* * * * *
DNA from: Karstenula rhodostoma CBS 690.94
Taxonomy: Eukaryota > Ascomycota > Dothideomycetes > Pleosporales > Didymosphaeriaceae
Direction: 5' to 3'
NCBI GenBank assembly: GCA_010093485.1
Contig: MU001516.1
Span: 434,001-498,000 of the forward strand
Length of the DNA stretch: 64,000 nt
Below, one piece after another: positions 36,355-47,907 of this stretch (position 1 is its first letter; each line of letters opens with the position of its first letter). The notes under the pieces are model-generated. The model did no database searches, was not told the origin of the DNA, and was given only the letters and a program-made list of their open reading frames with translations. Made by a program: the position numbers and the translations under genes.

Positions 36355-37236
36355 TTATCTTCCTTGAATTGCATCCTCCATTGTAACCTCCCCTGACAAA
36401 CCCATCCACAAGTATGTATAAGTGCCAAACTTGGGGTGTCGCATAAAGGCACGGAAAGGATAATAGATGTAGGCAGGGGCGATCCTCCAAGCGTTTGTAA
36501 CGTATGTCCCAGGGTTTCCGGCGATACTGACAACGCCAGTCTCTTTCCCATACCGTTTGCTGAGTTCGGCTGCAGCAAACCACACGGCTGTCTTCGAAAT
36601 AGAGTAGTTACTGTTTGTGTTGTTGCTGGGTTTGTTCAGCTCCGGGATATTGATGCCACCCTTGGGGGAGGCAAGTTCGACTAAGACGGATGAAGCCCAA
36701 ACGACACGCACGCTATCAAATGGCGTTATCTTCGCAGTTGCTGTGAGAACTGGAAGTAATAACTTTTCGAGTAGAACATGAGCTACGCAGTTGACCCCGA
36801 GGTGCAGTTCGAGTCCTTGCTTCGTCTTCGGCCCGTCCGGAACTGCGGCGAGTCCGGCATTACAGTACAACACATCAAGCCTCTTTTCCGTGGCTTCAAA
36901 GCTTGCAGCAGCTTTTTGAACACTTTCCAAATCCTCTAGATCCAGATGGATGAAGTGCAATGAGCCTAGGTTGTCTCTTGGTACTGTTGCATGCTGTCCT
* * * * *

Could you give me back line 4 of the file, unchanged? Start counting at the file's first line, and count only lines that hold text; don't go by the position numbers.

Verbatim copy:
NCBI GenBank assembly: GCA_010093485.1